Rio Rancho school security guards will likely carry guns this coming school year.
The Rio Rancho Public Schools Board of Education spent 10 minutes hearing about the proposal to arm security guards for the 2018-19 school year, and then 30 minutes discussing the contract and benefits of a lobbyist at its meeting last Monday evening.
Board president Ramon Montaño predicted, “This (meeting) room will be packed” when the board votes on the arming of a dozen security guards, whom Chief Operating Officer Mike Baker, a former Rio Rancho Police chief, said will be rotated and on the campus of every school.
Baker said a draft of protocols has been completed, along with a meeting with the insurance carrier — making sure the district would still be insured with “open carry” and the premiums wouldn’t go up.
Baker said the district’s “first round” with arming security guards would entail 12 retired police officers, and it’s not as easy as placing a gun in a holster and turning the guards loose. Legal issues are being worked out, weapons proficiency — with qualifying scores and tests passed — plus a physical fitness assessment and mental evaluations will be completed.
It’s “essentially everything a police officer has to go through,” Baker added.
Also to be completed is a memorandum of understating between Rio Rancho Police Department and the district, with the essential wording of that document being done by the city’s and school district’s attorneys. Baker said he didn’t think the MOU would be finalized and signed before the start of school next month.
Because the arming of security guards has yet to be approved by the school board, Montaño was concerned about “how (the district) gets this information out to our community,” noting he’s aware there’s a lot of confusion about the issue.
“The concept, but not the details, has been revealed to some parent groups,” Baker noted, with no dissension.
“This is an update,” Superintendent Sue Cleveland said after the discussion. “That’s all it is; every parent will receive communication.”
And when the item comes before the board later this summer, that’s when Montaño expects the meeting room to be packed.
Board members Wynne Coleman and Catherine Cullen had qualms about the district’s lobbyist in Santa Fe, Cris Balzano, namely that they didn’t have enough information on what he provided the district in relation to his annual fee of $40,000.
Blazano’s latest contract with RRPS expired June 30, although he still seemed willing to operate in Santa Fe in the best interests of the district sans a new contract.
Cleveland told the board about one costly result of not having a lobbyist, recalling many years ago when a late-night decision in Santa Fe left districts being funded on their previous year’s enrollment, which not only hurt rapidly growing districts, which RRPS was at the time, but also kept the district from receiving $1 million more in funding, if it had been done on current enrollment.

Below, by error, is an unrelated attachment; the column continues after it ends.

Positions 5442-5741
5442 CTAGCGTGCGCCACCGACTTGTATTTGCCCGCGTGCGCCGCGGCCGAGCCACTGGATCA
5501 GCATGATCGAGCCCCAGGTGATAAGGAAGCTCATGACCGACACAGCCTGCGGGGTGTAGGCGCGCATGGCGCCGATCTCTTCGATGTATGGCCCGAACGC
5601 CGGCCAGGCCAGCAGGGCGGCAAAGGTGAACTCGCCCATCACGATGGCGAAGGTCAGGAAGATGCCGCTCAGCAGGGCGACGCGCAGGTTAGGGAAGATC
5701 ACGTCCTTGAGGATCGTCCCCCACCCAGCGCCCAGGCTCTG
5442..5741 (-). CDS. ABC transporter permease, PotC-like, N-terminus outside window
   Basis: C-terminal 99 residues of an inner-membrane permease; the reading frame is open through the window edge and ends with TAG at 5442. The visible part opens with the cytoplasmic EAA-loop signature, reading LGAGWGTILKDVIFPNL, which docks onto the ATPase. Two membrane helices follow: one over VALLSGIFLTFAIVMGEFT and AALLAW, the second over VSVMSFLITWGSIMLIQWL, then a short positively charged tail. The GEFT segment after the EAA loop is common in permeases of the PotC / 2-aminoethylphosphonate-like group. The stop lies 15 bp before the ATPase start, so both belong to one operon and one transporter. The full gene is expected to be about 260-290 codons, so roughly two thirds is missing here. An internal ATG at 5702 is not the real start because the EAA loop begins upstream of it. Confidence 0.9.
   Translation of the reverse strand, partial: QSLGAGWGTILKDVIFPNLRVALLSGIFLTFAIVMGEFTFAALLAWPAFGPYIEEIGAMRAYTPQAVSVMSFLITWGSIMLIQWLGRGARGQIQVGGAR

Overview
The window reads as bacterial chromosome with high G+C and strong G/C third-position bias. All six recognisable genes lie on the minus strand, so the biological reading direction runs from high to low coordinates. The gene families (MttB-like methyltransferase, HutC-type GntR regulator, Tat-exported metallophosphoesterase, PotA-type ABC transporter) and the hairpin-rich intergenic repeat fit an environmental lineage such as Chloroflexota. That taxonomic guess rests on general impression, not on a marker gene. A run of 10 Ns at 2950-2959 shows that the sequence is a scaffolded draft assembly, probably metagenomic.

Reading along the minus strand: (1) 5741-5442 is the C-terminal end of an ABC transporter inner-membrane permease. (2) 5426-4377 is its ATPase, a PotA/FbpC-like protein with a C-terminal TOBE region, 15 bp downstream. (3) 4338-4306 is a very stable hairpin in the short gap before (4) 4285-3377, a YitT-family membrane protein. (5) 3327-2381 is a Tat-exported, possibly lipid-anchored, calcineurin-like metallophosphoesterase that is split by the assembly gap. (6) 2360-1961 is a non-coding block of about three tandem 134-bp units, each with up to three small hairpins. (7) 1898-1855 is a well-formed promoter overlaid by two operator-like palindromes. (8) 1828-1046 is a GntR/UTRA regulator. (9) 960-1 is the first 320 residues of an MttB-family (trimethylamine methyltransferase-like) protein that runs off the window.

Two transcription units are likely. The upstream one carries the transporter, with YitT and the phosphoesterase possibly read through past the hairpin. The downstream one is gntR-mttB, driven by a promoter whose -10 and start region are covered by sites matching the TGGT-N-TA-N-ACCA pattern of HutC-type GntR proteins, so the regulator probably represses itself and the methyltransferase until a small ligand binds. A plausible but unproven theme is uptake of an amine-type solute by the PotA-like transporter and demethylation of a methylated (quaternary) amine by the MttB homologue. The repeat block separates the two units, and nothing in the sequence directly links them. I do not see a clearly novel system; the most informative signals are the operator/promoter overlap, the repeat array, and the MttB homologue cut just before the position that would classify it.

“Rio Rancho was a growing district,” Cleveland said, “(with) no voice there. It’s important to have someone looking out for the interests of our district.”
Balzano explained how effective his “team” was when it came to evaluating proposed policies, putting up roadblocks to legislation that would adversely affect school districts, etc. He said he was in discussions with former RRPS lobbyist Theresa Saiz about her addition to his “team” in that role.
“I believe I don’t have enough (information) right now,” Coleman said, and Cullen added, “The contract hasn’t come up before the board.”
Thus, a vote by the board to renew Balzano’s contract was postponed, possibly to the July 23 meeting.
“We are working on a lot of stuff this summer,” cautioned Beth Pendergrass, the district’s community strategy engagement officer.
Seemingly disappointed in the turn of events, Montaño noted, “We have to have a better process on how this comes before the board.”
In other matters Monday, the board:
• Voted unanimously to approve the revised dress code (policy 1016); and
• Approved modifications to the facilities use agreement, with Montaño concerned about the possible overuse of the grass fields. Cleveland said the district may soon want to think about replacing grass with artificial turf, which lasts longer and doesn’t require constant maintenance — and precious water.
Although the school board’s next regular meeting is set for July 23, it has a 3 p.m. workshop at City Hall on Tuesday to meet with the Rio Rancho Governing Body to ensure there is communication between the two entities. One business item is on the agenda: discussion related to the development of Unit 10.
According to the city’s “Specific Area Plan” adopted in August 2016, RRPS has plans for a new elementary, as well as a possible new middle school and/or a new high school, in that unit, basically bounded on the north by Southern Boulevard, on the east by Unser Boulevard, on the west by Rainbow Boulevard and on the south by Black Arroyo Boulevard, the city of Albuquerque’s northern boundary.